13.  Pay attention to every word. There are twenty-six letters in the English alphabet, plus a few punctuation marks. Those twenty-six letters, if poorly arranged, will result in mediocrity, infelicity, or plain gibberish. But from those same twenty-six letters, well arranged, come the sonnets of Shakespeare. The letters of the alphabet can be likened to the four chemical bases—adenine, guanine, cytosine, and thymine—that constitute the building blocks of all plant and animal DNA. The precise sequence, or order, of the bases determines whether an organism becomes a polar bear or a dachshund or William Shakespeare. Therefore, along the same lines, I suggest you do all you can to arrange the letters of the alphabet in exacting sequences.

14.  Read your writing aloud. Does it make sense? Does it make music?

Never Explain

Novelist and short story writer Tim O’Brien’s Dad’s Maybe Book, is an advice manual of sorts addressed to his two sons, Timmy and Tad. In it, he offers advice to the boys about life. Luckily for writers, he also offers the boys advice on writing. You never know, I figure he’s thinking, if genes will carry.

Below is an O’Brien riff on the writer’s trap known as explaining too much. And though O’Brien uses the words “fiction” and “stories,” you can bet the advice works as well for poetry, drama, and nonfiction. Here’s O’Brien:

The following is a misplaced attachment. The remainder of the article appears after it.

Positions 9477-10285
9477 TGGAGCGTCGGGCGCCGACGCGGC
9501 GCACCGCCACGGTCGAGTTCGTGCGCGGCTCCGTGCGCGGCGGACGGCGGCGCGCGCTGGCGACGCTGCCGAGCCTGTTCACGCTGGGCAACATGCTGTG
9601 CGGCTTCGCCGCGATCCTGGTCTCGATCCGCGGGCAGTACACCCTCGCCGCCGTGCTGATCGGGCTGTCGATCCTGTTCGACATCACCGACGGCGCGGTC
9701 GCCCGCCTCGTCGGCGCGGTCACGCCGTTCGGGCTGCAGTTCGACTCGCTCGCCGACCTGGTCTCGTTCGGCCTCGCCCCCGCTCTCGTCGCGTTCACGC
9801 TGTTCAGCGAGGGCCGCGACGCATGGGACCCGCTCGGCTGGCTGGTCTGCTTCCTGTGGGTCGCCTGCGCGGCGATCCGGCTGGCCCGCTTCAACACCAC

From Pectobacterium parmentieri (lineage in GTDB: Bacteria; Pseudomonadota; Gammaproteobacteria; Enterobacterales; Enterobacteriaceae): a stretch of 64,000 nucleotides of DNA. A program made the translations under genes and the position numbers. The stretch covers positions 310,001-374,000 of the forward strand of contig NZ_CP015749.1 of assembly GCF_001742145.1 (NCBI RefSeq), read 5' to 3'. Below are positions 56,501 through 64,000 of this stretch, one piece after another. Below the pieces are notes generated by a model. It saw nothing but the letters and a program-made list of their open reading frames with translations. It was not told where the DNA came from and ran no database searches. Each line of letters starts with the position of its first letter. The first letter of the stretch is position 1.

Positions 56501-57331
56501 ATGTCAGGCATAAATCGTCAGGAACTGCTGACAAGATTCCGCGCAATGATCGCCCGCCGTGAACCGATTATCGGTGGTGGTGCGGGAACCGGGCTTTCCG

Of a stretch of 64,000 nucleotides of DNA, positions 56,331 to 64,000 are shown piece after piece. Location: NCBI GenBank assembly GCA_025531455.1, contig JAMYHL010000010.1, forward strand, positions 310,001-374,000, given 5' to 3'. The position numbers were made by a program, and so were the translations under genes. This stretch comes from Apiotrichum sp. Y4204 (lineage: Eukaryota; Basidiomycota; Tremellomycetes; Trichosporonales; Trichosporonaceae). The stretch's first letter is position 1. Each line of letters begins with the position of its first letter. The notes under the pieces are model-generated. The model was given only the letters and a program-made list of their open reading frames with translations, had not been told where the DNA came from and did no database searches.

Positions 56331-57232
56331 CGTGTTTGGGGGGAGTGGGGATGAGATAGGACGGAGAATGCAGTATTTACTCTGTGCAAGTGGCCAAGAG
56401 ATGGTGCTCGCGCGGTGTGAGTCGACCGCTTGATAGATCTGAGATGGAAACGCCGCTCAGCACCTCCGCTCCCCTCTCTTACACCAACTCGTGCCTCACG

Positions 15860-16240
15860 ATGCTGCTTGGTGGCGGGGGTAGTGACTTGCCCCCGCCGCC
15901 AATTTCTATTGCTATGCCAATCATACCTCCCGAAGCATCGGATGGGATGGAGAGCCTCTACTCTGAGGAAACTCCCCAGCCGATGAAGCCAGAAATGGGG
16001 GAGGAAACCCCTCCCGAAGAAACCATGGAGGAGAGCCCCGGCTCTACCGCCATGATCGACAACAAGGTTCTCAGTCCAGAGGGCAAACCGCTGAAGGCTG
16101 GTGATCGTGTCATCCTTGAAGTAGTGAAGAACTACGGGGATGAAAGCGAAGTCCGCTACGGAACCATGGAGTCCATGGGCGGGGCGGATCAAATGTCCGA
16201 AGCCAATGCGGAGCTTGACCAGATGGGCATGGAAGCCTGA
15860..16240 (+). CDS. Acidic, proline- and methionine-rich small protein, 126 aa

“The essential object of fiction is not to explain. Explanation narrows. Explanation fixes. Explanation dissolves mystery. Explanation imposes artificial, arrogant order on human contradictions between fact and fact. The essential object of fiction is to embrace and widen and deepen all that is unknown and unknowable—who we are, why we are—and to offer us late-night company as we lie awake pondering our universal journey down the birth canal, and out into the light, and then toward the grave.

“In a story, explanation is like joining a magician backstage. The mysterious becomes mechanical. The miracle becomes banal. Delight vanishes. Wonder vanishes. What was once surprising, even beautiful, devolves into tired causality. One might as well be washing dishes.

“Imagine, for instance, that Flannery O’Connor had devoted a few pages to explaining how the Misfit became the Misfit, how evil became evil: the Misfit was dyslexic as a boy; this led to that—bad grades in school, chips on his shoulder. Pile on the psychology. Even as explanation, and because it is explanation, there would be, for me, something both fishy and aesthetically ugly about this sort of thing, the stink of determinism, the stink of false certainty, the stink of a half- or a quarter-truth, the stink of hypocrisy, the stink of flimflam, the stink of pretending to have sorted out the secrets of the human heart. Moreover, Timmy and Tad, I want you to bear in mind that explanation doesn’t always explain. Few dyslexics end up butchering old ladies. Evil is. In the here-and-now presence of evil, evil always purely is, no matter how we might explain it. Ask the dead at My Lai. Ask the Misfit. ‘Nome,’ he says. ‘I ain’t a good man.’ In the pages of ‘A Good Man Is Hard to Find,’ Flannery O’Connor goes out of her way to satirize and even to ridicule such explanation. And for Hemingway, too, explanation is submerged below the waterline of his famous iceberg. In great stories, as in life, we are confronted with raw presence. Events don’t annotate themselves. Nightmares don’t diagnose themselves. With the first whiff of Zyklon B, with the first syllables of a Dear John letter, with the first ting-a-ling of a dreaded phone call, with the first glimpse of your own nervous oncologist, there is what purely is.”